Sure enough, the pit McClain’s contractor had dug for a pond in the development was partly on county parkland. Pennell called county Legislature member Robert Stringfield. Then he called the Star.

The land McClain’s hole encroached on is part of the 25-mile-long Little Blue Trace Park, which the county began acquiring in 1972 for flood control and to preserve natural resources. The area where McClain’s contractor had dug was inaccessible from the park’s bike trail and had become a dumping site, collecting several old cars and other junk.

An old fence line appeared to separate the park from private land that McClain owned, claimed the contractor who dug the hole in a deposition later. When he moved the dirt, he simply followed the old fence boundary. But Pennell found, after checking county records, that the actual boundary was a couple of hundred feet east of the fence line.

McClain was cited by the state for the expired permit, and County Executive Katheryn Shields told the public that the park would be repaired by McClain.

Nearly a year later, on April 25, 2005, the Jackson County Legislature submitted the matter to an arbitrator, retired Jackson County Circuit Judge John I. Moran.

Legislator Scott Burnett acknowledges that he favored the proposal in part because of who McClain is.

“I voted to go to arbitration with Ken McClain because he’s a skillful lawyer,” Burnett says. “I thought we’d be in court five to ten years.”

Stringfield cast the only dissenting vote. He said at the time that if arbitration were the solution, it should be handled by a retired federal judge to avoid “the illusion of favoritism.”

In a May 4 letter from Stringfield to Shields, the legislator argued, “For the legislature to surrender the leverage of trial by jury with no knowledge of insurance coverage stinks with the appearance of political influence.”

Moran then backed out of the arbitrator’s role. A second judge similarly declined to become involved.

Stringfield has hired attorney Sidney Willens, who has convinced him that the parkland excavation constitutes trespassing and should entitle the county to four times the damages to the land. In other words, he intends to make a case that McClain owes the county about $8 million, four times the $2 million estimate he got from an excavation company to replace the earth.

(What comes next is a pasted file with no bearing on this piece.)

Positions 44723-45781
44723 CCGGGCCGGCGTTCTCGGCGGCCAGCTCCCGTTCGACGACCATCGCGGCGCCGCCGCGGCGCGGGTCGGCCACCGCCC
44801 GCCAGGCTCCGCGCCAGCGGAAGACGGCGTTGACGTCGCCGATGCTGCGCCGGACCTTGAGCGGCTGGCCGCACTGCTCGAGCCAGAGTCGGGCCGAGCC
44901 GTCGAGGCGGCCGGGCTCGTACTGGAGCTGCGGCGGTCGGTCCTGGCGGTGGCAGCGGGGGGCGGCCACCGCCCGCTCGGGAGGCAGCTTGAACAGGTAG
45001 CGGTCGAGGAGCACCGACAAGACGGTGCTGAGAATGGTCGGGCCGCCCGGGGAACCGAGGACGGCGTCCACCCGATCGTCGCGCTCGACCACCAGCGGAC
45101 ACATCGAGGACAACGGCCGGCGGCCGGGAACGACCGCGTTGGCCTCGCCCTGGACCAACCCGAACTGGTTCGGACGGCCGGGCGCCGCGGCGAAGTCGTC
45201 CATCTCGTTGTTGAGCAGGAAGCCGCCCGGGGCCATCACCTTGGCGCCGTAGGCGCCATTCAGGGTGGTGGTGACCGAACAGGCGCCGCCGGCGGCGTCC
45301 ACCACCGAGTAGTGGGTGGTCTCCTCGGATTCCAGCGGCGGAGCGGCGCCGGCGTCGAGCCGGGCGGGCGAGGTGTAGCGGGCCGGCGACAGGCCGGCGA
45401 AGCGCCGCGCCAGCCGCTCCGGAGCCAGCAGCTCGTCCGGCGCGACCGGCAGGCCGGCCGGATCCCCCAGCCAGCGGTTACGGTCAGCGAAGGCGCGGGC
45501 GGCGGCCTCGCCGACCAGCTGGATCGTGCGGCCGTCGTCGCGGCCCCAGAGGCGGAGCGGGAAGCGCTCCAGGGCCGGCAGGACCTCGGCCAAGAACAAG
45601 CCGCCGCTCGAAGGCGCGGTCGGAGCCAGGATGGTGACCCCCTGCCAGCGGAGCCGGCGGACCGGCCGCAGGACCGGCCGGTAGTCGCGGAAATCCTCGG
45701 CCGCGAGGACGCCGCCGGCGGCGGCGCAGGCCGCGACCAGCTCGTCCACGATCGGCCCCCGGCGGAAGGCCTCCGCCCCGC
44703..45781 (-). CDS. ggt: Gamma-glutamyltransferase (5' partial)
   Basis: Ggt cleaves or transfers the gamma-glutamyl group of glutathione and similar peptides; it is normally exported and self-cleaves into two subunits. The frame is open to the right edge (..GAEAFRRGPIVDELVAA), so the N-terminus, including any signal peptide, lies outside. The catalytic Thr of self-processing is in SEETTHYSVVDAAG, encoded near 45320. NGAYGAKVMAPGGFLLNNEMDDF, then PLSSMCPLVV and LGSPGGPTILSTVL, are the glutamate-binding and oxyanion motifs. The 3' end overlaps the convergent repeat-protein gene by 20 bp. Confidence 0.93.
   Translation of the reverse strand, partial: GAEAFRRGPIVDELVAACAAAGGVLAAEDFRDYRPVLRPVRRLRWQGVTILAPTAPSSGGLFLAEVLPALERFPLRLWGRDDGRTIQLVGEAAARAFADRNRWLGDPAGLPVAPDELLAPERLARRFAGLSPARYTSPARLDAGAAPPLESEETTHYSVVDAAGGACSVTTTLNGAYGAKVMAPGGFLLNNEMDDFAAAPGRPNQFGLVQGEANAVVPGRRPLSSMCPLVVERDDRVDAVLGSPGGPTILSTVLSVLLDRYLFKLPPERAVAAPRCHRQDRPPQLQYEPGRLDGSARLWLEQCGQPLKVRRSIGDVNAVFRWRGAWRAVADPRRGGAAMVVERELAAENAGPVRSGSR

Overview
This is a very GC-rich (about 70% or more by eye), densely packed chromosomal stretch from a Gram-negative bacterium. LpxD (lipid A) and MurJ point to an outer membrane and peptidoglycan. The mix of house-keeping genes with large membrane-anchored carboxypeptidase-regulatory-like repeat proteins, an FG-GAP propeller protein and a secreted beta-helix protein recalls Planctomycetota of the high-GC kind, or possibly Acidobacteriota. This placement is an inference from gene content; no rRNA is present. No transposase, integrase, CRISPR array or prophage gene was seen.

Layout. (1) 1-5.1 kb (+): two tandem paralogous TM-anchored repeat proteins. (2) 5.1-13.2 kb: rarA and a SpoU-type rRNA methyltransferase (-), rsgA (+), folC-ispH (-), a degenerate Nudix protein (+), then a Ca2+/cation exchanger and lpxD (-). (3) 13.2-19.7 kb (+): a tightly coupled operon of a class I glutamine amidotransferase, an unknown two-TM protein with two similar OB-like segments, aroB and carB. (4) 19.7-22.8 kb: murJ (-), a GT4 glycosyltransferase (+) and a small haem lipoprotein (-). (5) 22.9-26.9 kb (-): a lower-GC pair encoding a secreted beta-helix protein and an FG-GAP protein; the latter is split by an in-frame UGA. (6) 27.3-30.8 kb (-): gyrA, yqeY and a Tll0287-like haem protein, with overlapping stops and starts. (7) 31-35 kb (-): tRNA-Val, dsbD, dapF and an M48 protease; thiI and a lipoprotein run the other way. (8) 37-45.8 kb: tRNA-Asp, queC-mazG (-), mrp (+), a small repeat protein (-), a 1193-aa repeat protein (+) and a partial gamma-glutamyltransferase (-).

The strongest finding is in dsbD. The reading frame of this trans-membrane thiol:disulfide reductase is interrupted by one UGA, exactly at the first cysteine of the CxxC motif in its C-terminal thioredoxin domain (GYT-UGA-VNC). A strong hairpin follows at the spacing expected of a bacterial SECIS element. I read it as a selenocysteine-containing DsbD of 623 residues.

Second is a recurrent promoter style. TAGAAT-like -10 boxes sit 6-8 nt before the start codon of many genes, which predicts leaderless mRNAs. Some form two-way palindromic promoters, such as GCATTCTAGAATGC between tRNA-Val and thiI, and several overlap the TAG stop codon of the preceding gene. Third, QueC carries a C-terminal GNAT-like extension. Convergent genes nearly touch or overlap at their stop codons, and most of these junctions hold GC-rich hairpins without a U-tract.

Stringfield and Willens believe it would be an easy win, citing a trespassing case involving oil drilling in parkland in the 1980s.

McClain, however, argues that the trespassing statute doesn’t apply. Under the property-damage laws, McClain says, the county is entitled to no more than $25,000. He has offered to swap the county for land worth four times that amount.

On May 16, Willens wrote a letter to Stringfield charging that “McClain intentionally and/or recklessly ignored boundary lines,” “submitted misleading and fraudulent paperwork to City” and “defied state law.”

“Let us seek to improve the park with McClain’s money. Taxpayers deserve no less. Future generations deserve no less,” Willens wrote.

Pennell and Stringfield mailed copies of the letter to news media, county officials and a number of city residents, including every person in Saddle Ridge.

McClain counters with the deposition of his excavator, Bill House, who died of cancer on June 4. Knowing that he was in bad health, House agreed to provide the deposition before the case lingered longer.

House testified that he’d never seen any surveys of the property. “There’s an old fence row there, and we always assumed that that was the property line,” he said.

House appeared to back up McClain’s contention that, contrary to what Willens says, there was no intention to take county land.

“We were just making a water amenity,” House testified.

The day after Pennell’s photo appeared in the Star in a story that described his role in putting McClain in hot water, McClain confronted him on Independence Square.

“He became angry. His fact got flushed. He threatened me,” Pennell claims. “He threatened Robert Stringfield by name.”

Pennell filed a police report. But when the police department told him that the encounter did not constitute a violation of state law, Pennell mailed a letter to the U.S. Attorney’s Office.

McClain recalls his conversation with Pennell differently.

“I said, ‘John, I’ve turned the other cheek over and over, but ultimately it’s going to stop.’ It was not even a heated discussion,” he tells the Pitch.

Pennell sees McClain’s dirt pit as one too many offenses.

“McClain wants to have the image of being upstanding and responsible,” Pennell says. “In order to have that image you’ve got to live up to those standards. If I don’t stand up, who will?”

Pennell says he dreams of a lawsuit that will force McClain to open his own records and expose his deeds.

McClain, meanwhile, is irked that Pennell is getting so much positive press out of the county lawsuit.

McClain has bested tobacco companies. He’s won millions from irresponsible business owners.

He gives the impression that Pennell is a minor irritation.

“He’s leading the crazy parade,” the developer says.